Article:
7.1 Communications planning and evaluation
Communication is an integral part of the development, management and delivery of government policies, programs and services. As such, communication requirements should be fully accounted for when budgeting for new initiatives.
Communications is a shared responsibility that requires the support, co-operation and interaction of various personnel throughout an agency (see section 9 - Roles and responsibilities.
Communications planning – through the development of a communications strategy or plan - identifies the communication objectives of a project, the means by which they can be achieved, and methods of monitoring and evaluation. Communications planning also considers any community engagement and collaboration required, as identified in the project planning process.
The Tasmanian Government Approach to Collaboration provides a framework to help government agencies work better together on complex policy and service delivery issues. It identifies critical factors for collaborative projects, including leadership, trust, shared aims, accountability, information sharing and communication.
It is particularly important that communication issues are considered in drafting and developing Cabinet submissions likely to generate public interest.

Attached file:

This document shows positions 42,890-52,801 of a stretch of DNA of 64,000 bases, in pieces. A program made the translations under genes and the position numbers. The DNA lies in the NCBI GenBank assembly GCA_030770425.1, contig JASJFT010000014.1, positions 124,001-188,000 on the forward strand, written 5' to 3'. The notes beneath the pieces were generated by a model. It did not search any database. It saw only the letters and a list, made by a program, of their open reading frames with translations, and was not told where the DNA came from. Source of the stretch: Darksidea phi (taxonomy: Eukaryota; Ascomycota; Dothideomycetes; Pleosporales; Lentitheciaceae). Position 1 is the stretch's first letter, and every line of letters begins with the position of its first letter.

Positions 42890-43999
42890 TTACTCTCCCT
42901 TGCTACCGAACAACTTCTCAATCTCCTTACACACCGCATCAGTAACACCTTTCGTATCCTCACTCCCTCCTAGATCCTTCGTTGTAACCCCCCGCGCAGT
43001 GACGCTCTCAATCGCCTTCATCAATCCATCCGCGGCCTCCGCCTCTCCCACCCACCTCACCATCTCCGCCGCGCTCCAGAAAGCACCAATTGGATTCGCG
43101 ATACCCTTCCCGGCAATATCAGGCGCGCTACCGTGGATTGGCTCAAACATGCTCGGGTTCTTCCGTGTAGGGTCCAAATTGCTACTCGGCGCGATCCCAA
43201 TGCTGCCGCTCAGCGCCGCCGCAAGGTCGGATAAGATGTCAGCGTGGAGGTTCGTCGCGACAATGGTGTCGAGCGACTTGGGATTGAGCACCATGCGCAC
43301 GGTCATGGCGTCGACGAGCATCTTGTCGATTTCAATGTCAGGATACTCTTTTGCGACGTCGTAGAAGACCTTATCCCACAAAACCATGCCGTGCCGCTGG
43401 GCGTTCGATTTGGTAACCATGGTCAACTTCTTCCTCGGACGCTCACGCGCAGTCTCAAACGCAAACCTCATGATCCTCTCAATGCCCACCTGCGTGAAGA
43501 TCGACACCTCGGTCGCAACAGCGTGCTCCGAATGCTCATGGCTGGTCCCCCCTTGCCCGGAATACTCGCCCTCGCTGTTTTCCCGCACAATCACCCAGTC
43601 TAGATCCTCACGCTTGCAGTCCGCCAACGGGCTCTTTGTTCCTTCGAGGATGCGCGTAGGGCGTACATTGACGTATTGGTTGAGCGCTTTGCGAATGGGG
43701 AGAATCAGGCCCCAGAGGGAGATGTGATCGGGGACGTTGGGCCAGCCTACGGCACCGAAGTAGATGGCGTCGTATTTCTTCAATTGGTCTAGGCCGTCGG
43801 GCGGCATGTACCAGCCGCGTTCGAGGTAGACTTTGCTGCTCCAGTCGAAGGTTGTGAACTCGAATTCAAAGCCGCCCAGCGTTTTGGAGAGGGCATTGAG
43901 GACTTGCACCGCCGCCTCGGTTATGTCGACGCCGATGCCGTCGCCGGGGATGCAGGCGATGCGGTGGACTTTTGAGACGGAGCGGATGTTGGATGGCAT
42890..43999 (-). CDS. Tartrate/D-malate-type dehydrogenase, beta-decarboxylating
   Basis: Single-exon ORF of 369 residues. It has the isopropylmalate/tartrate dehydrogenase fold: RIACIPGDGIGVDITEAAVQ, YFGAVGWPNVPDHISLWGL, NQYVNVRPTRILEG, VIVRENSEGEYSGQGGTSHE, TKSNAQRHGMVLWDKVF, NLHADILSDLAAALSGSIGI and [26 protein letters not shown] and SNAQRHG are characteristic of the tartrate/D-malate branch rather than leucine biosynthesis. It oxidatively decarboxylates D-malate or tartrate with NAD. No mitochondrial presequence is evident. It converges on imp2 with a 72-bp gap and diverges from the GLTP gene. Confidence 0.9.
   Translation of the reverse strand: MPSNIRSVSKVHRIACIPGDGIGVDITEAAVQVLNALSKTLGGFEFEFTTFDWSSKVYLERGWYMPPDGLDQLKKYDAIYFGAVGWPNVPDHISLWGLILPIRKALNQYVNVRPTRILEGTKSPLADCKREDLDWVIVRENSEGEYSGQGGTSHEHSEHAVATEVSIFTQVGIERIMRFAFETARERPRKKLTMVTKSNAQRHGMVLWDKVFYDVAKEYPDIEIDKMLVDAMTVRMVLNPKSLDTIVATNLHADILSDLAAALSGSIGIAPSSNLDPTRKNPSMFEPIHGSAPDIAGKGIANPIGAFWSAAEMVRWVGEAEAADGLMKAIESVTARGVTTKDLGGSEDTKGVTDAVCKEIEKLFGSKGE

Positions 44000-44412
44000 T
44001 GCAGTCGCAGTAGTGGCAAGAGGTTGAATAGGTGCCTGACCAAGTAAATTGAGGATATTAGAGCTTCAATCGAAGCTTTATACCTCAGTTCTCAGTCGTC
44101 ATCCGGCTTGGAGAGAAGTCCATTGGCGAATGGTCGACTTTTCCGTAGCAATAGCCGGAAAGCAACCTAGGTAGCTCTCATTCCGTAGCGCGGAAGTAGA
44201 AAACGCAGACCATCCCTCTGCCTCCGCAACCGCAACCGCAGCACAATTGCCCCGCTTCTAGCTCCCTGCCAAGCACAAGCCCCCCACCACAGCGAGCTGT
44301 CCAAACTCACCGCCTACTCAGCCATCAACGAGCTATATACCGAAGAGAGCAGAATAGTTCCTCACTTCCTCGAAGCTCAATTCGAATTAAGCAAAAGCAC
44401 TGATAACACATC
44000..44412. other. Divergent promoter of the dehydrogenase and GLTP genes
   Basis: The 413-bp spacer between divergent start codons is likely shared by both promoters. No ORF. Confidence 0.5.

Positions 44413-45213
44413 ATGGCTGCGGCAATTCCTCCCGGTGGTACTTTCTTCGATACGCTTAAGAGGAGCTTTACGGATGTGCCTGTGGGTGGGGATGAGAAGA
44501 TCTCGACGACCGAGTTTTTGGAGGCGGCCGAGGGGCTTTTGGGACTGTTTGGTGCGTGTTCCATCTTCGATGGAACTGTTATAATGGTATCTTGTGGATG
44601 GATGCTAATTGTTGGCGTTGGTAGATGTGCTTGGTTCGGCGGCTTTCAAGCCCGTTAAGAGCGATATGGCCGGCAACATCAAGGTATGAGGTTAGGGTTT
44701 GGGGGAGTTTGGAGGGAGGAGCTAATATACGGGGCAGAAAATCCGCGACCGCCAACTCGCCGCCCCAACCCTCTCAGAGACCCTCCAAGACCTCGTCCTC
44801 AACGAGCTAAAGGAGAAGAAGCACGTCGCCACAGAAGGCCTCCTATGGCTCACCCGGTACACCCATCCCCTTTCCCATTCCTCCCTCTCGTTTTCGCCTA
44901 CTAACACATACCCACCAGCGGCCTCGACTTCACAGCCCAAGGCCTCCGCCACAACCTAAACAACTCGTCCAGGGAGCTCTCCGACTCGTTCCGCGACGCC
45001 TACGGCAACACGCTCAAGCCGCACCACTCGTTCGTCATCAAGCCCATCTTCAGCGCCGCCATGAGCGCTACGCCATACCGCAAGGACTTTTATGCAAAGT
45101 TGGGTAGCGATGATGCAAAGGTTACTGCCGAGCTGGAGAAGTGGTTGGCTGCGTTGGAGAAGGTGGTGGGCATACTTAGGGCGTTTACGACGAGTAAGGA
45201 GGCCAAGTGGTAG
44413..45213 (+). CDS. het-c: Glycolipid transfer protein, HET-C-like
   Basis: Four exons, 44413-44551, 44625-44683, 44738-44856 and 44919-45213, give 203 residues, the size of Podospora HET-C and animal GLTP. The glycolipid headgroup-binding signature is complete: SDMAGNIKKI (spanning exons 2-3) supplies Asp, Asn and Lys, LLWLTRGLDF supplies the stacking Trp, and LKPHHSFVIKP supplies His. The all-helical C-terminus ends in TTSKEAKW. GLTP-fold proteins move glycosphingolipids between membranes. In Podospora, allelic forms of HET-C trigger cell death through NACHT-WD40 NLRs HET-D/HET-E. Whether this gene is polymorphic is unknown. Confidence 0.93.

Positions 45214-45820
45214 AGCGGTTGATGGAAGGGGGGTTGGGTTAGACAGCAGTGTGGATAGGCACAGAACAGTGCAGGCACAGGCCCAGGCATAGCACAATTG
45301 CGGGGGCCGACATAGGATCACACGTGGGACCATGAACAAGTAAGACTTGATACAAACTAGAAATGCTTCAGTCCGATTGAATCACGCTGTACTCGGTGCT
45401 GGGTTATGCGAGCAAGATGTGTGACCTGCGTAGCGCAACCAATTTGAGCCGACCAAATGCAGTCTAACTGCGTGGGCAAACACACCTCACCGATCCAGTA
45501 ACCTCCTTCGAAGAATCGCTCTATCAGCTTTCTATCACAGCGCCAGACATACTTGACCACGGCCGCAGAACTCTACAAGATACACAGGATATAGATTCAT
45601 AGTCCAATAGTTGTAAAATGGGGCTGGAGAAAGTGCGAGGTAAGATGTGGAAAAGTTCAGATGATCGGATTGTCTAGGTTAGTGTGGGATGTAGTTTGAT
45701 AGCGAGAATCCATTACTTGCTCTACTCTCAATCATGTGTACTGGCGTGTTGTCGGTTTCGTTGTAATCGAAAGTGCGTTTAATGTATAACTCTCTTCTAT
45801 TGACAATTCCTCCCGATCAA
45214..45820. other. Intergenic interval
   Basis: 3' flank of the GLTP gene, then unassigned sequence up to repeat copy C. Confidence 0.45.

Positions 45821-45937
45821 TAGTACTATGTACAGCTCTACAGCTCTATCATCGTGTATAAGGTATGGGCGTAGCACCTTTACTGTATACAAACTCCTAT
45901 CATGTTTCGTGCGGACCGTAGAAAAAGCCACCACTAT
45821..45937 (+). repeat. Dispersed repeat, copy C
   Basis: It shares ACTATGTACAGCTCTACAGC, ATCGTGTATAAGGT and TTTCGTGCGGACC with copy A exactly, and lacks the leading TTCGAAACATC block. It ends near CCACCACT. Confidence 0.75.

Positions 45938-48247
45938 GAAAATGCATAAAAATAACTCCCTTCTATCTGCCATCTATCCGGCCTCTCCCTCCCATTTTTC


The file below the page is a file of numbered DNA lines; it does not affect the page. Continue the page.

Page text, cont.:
The inclusion of a communications strategy with Cabinet Minutes provides Ministers and Cabinet with a basic outline of how agencies intend to communicate and engage on a particular decision. It also provides evidence that communication issues have been properly considered.
The communications strategy will also be attached to the signed Cabinet decision communicated to the responsible Heads of Agency.
- ensure all Cabinet Minutes involving policy changes, public announcements, new initiatives and major decisions include a communications strategy
- ensure the Cabinet Minute is approved by the agency communications manager.
It is recommended that:
- a communications strategy or plan be developed at the initiation of a project
- qualitative and quantitative research (including concept testing) be used to inform the development of a communications strategy (see section 8.13 Social and market research)
- agencies seek the advice of the Government Communications Office on issues and themes that may have whole-of-government implications that require co-ordination of communications planning across multiple agencies
- communications activities be monitored to allow improvements or adjustments to be made as needed during implementation
- communications strategies are formally evaluated to assess their effectiveness (including cost-effectiveness)
- when using surveys for evaluation purposes, the Tasmanian Government is clearly identified as the source of the survey, a contact point for questions about the survey is provided and any personal or confidential information collected as part of the survey is adequately protected.